How we change what others think, feel, believe and do
The ChangingMinds Blog!
I wrote last year of troubles with my teenage son and have since had several helpful conversations with others with similar experiences. Parenting problem teens is a trial by fire but although it has been far from plain sailing I know that it could always be worse.
So here's a synopsis of the past year.
After dropping out of school (which was after failing a year and being let back on a promise of knuckling down), he announced he was going to live with a friend in London. I felt we needed to stay in touch so helped him move. I got him a job with a friend in IT, but that lasted a little over a week - he quit after being told off about something ('they're all idiots').
The London stay lasted about a month then he came home again, soon to go and live 'permanently' with a bunch of friends in a faraway town. For several months the only contact was when we phoned and when he deigned to pick up. We were careful here to remain positive and keep calls brief. After living on their charity for a while he fell out with them and left, moving to a series of friends with a similar pattern of dependency until Christmas, when he was on the point of being put out onto the streets.
He asked to come back. We said yes, but with a few conditions, like getting a job (and with the motivation of no internet until he had held one down for a month). He also brought a friend who would otherwise have been homeless. The friend had a transferable job and agreed to a nominal rent (which never got paid). When they fell out, we were left to clear up and lever the friend out.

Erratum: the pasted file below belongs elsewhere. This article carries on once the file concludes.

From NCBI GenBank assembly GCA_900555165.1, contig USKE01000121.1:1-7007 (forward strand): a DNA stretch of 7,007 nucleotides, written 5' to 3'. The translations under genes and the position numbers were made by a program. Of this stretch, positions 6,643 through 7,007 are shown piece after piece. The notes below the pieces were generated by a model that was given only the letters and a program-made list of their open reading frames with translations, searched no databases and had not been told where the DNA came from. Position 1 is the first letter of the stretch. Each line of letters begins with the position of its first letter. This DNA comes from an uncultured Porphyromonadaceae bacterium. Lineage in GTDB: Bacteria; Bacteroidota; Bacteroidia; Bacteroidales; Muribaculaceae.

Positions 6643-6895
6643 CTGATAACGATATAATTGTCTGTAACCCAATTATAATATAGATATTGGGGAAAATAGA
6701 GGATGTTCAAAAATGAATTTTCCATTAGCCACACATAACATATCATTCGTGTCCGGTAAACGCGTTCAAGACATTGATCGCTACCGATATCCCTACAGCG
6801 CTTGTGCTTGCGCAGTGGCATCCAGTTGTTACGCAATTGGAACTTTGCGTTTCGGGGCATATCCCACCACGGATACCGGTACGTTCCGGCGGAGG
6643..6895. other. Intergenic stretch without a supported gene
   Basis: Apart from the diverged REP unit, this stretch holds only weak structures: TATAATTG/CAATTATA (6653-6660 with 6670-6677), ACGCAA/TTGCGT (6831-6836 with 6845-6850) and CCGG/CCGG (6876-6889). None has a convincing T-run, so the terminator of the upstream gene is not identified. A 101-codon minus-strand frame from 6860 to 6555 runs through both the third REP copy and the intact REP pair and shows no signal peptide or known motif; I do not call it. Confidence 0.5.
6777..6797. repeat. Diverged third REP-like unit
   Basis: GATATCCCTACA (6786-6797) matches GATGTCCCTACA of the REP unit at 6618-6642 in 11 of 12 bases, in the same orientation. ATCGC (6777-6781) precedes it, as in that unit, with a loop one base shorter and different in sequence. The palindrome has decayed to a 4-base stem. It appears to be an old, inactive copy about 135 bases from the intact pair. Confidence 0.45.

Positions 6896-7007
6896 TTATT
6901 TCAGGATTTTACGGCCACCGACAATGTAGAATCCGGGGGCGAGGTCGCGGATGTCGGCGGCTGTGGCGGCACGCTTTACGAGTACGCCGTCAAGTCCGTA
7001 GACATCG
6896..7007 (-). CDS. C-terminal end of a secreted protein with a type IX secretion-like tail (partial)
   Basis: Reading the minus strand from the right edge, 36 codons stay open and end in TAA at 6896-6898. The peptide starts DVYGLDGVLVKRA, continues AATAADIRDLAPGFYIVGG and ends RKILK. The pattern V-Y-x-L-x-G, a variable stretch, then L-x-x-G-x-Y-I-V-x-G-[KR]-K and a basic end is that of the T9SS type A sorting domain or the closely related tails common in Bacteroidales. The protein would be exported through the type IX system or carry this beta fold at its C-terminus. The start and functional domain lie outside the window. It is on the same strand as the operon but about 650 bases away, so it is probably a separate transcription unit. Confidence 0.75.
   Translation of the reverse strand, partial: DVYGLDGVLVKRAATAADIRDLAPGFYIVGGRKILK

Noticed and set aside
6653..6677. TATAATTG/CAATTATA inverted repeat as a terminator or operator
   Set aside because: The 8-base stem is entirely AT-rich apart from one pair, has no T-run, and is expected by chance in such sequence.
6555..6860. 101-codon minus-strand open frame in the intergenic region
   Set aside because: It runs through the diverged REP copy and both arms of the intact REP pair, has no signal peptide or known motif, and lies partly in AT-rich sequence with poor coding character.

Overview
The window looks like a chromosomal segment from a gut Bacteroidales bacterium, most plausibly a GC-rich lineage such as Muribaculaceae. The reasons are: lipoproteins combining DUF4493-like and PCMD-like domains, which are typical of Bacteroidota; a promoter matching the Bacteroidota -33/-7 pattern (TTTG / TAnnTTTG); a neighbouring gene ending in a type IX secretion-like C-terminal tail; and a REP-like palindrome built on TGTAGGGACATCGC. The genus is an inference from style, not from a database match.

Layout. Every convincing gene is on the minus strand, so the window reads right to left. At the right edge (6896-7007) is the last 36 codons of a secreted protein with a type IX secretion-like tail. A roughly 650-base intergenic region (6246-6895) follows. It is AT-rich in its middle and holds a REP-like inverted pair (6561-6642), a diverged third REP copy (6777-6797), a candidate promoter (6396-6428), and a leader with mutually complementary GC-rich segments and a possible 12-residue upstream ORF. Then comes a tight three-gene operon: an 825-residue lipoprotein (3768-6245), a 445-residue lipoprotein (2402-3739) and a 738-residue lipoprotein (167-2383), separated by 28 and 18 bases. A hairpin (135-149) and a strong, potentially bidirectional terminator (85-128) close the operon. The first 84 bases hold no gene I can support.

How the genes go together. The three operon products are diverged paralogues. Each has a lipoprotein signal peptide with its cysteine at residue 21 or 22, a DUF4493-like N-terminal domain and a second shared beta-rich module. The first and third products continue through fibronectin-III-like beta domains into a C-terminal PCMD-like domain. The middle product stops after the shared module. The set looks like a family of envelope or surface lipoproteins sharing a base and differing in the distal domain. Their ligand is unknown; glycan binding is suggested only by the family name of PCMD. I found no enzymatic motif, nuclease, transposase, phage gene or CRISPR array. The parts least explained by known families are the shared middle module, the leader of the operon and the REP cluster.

The biggest frustration for a long time has been that he just takes what he wants and gives pretty much nothing back ('I don't do housework'). He also distorts and uses anything you say against you ('You said you wanted me to be happy'). Our frustration at the selfishness has boiled over now and again but with little effect ('Get off my back!'). Largely, though, we've tried being tolerant and patient. Occasionally we see a gently and funny person peeking through and hope that this is the real person.
Several friends who know the whole story have expressed surprise that we haven't kicked him out, but despite all he has (and has not) said and done, we believe there is a fundamentally good person in there waiting to emerge. I think the biggest issue is that he is terrified of growing up and taking responsibility for his life. Like Peter Pan he has been clinging to the safety of childhood, where somebody else provides and he can play in his make-believe world.
Even as I write this, a new chapter may be beginning. He has got a job as a trainee butcher at Tesco's, the UK's leading grocery superstore where he starts today. He hasn't lasted more than a few days in any job yet, so I'll believe what I see, though I've got my fingers tightly crossed.
This is what will happen to your son if you continue to enable him: he will
eventually find someone and marry them. Then his wife is straddled with his
irresponsibility. She marries him because she feels that she "understands" him
and can "help him."
It is sometimes difficult to realize that children and others in my life have
free will and free choice. With the free will and free choices come consequences
such as being homeless (almost) for your son and feeling the inner turmoil of
wanting good things for someone who would rather walk their own path for your
Not that I have had experience raising a son, but I have put a lot of time in
One part of the psyche tells one, "Spare the rod, spoil the boy". But there
is always a danger of building a strong and irrational reactance, which seems to
already be a part of the case here.
And the big